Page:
The Green Ship discussion guide




Author: Quentin Blake

Illustrator: Quentin Blake

Publisher:Random House

SynopsisTwo children find the Green Ship when they climb over the wall into what is more like a forest than a garden. The ship has bushes for bows and stern and its funnels are trees; a small garden shed on an ancient stump is the wheel house and in command of the ship is the owner of the garden, old Mrs Tredegar. Throughout the summer she and the Bosun and the two children sail the Seven Seas visiting exotic faraway places and having wonderful adventures

Reasons for selection: The Green Ship is a thematically rich picture book which captures both adult and child perspectives on the same narrative making it an interesting text to read and revisit with children (and adults) of different ages. There are interesting counterpoints in the text and illustration. Quentin Blake's use of frame, double page spread and colour impacts on the emotional response and provides an opportunity to discuss the visual literacy that we bring to bear on reading picture books.

Discussion points

Before reading:

Talk about the cover: (Note: the back and front covers create one image). Invite the children to talk about some of the following. Keep the discussion informal and exploratory.:

  • Where do you think this story is set?
  • What time of year do you think it is?
  • How many characters can we see.
  • Who you think they are?
  • Do they know each other?
  • What do you think they might be doing in this forest?
  • What has just happened?
  • Why do you think there is a Green Ship in the middle of the forest> Isn't that rather strange?
  • What do you imagine will happen next?

During reading:

First reading - read the story

You may want to ask:

  • Who is telling the story? How do you know?
  • Who do you think the man in uniform in the photo in the 'brown wooden frame' might be? Suggest that reading on might provide information to confirm or challenge their predictions.
  • Discuss the children's first responses. Did they like the story?

    Re-read with an opportunity to look more closely at how the text and illustrations work together.

    • Look at the way the illustrations help to tell the story and to keep things moving at a pace. The two framed pictures 'The trees were huge and covered with ivy' and 'We pushed aside a screen of branches' show the children moving through the forest. They are showing action. The page ends '.. saw something absolutely astonishing' Making the reader breathe in with anticipation as to what they will find on the next page. Then you turn the page and on the double page spread we have a picture of a big ship. The text says,  'bushes had been cut into the shape of the bows and stern, and two trees trimmed to look like funnels. On either side of these were two tall thin trees, with not many branches that were obviously meant to be the masts.'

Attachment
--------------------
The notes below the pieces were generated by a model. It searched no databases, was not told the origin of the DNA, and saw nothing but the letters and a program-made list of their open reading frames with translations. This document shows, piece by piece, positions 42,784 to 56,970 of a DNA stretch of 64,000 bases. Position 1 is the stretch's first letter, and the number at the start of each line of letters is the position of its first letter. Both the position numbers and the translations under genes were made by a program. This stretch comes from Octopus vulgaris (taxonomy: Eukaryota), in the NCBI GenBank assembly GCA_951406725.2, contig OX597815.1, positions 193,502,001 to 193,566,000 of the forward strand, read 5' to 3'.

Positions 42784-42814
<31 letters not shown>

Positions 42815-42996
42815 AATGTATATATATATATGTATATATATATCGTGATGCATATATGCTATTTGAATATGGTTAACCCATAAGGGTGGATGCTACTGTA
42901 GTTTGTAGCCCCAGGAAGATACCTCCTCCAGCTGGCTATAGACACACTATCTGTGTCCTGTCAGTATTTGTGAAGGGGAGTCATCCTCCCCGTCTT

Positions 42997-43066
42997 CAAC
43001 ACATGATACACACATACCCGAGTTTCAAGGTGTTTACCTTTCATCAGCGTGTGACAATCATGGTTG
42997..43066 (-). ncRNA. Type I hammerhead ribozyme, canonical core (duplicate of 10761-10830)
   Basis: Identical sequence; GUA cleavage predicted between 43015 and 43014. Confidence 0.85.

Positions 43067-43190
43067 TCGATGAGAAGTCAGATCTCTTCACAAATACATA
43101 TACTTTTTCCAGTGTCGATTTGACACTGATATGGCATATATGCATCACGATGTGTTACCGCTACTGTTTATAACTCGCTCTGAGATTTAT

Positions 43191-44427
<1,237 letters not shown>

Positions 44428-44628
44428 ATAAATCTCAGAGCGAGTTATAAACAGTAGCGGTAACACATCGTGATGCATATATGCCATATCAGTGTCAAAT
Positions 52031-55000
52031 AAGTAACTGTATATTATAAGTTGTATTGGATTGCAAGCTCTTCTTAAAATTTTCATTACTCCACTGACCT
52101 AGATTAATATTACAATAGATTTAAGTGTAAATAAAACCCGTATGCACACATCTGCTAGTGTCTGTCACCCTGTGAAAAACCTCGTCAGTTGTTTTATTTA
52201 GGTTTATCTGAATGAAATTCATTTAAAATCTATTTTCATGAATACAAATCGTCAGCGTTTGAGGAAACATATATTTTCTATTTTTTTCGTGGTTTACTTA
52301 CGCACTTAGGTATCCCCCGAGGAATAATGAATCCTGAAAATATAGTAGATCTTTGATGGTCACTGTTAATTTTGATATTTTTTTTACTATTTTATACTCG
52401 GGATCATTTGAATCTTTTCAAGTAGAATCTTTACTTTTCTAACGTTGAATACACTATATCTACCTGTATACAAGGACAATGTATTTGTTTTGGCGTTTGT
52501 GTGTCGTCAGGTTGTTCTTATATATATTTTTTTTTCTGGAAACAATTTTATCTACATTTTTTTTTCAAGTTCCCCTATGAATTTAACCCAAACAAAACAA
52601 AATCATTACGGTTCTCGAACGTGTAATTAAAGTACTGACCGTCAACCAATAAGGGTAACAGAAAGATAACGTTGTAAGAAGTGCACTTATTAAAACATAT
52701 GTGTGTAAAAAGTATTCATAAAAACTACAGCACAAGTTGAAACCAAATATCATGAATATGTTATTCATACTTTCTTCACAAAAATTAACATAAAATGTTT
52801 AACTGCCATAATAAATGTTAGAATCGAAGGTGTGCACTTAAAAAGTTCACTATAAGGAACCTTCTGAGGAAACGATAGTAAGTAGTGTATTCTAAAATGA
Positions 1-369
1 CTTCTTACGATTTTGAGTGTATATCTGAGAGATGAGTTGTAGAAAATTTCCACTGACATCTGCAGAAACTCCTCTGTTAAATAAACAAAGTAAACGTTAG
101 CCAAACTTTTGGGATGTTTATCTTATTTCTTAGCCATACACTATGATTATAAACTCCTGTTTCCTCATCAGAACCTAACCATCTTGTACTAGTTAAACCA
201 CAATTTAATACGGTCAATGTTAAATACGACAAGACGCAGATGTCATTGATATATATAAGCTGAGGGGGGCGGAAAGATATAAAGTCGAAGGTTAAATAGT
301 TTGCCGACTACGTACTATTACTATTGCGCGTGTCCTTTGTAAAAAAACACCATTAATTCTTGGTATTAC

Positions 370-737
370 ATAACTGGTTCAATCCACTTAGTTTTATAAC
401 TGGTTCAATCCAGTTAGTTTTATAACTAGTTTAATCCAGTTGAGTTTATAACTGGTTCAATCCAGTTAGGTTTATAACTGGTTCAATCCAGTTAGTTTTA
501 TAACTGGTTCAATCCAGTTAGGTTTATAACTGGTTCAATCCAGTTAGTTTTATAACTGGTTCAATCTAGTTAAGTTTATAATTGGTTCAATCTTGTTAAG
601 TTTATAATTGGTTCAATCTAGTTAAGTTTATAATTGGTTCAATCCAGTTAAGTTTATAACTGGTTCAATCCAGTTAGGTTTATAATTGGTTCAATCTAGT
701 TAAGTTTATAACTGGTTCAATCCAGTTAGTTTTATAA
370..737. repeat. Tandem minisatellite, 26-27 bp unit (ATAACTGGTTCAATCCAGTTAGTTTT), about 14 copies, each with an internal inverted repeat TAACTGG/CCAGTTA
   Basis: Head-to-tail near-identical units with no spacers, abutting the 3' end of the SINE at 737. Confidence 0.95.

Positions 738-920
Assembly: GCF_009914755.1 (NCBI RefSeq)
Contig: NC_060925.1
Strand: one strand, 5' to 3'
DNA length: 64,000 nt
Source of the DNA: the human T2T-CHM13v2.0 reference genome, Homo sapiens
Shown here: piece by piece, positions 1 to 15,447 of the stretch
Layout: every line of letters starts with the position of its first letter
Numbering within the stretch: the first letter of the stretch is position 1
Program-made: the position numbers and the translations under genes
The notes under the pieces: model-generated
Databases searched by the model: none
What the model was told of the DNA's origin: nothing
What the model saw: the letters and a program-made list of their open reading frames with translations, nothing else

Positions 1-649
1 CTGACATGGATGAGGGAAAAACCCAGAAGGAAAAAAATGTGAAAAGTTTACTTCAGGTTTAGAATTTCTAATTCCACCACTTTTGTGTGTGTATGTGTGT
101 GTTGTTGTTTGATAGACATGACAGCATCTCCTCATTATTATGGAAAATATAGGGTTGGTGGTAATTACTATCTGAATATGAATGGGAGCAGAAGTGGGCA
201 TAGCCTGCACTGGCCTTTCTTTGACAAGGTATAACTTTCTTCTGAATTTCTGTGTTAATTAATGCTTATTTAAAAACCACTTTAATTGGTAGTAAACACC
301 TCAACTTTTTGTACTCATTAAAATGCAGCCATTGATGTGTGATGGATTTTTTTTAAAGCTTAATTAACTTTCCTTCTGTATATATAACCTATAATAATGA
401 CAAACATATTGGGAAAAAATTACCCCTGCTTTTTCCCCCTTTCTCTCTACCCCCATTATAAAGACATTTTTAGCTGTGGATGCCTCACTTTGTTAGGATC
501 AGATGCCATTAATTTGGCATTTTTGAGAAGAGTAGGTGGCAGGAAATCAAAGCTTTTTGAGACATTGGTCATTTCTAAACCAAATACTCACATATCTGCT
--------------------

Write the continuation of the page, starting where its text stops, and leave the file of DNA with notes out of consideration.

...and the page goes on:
• Does anyone know what the different parts of the ship are? (show bow, stern, funnel, masts, wheelhouse).
      • What do you imagine the children were thinking when they saw the ship for the first time?
    • How would you describe Mrs Tredegar? What clues are there in the text and illustrations.
      • For instance, when she says 'Shall we clap them in irons?' Does she meant to do exactly what the words say?
      • What clues to her character do we get from her clothing?
    • On the page facing the text 'It seemed as though we were heading southward through tropical seas', there is a sequence of three framed pictures.
      • What is happening in these pictures.
      • Why do the colours change?
    • When the rain comes, Mrs Tredegar takes the wheel and says 'Steer into the eye of the storm'.
      • What does that mean?
      • Why do you think she says, 'What would the captain have done?' and later, 'The captain would have been proud of you.'?
    • When you turn the page, there is another double page spread with the storm appoaching.
      • What do you notice about the way Quentin Blake has made this picture?  
      • What colours can you see?
      • How does it make you feel when you see this picture?
    • Turn the page again. Now there is a hurricane raging. Ask the children to compare the two pictures.
      • What similarities and differences do you notice?
      • How has this picture been made?
    • What do you think about the last two double page spreads.
      • Things seem to change after the storm. What sort of changes do you think have taken place?
      • Do you think this is a sad or a happy ending to the story? Why do you think that? Encourage the children to express their views as there is no right or wrong answer. On the one hand, you may feel that the past has been lost and can never be regained, although there will always be memories. On the other hand you may feel that the trees are returning to their natural state and this is positive and optimistic.

    After reading:

    Have you ever played imaginary games like the children in this story? You may want to record write your story and keep it in a memory box.


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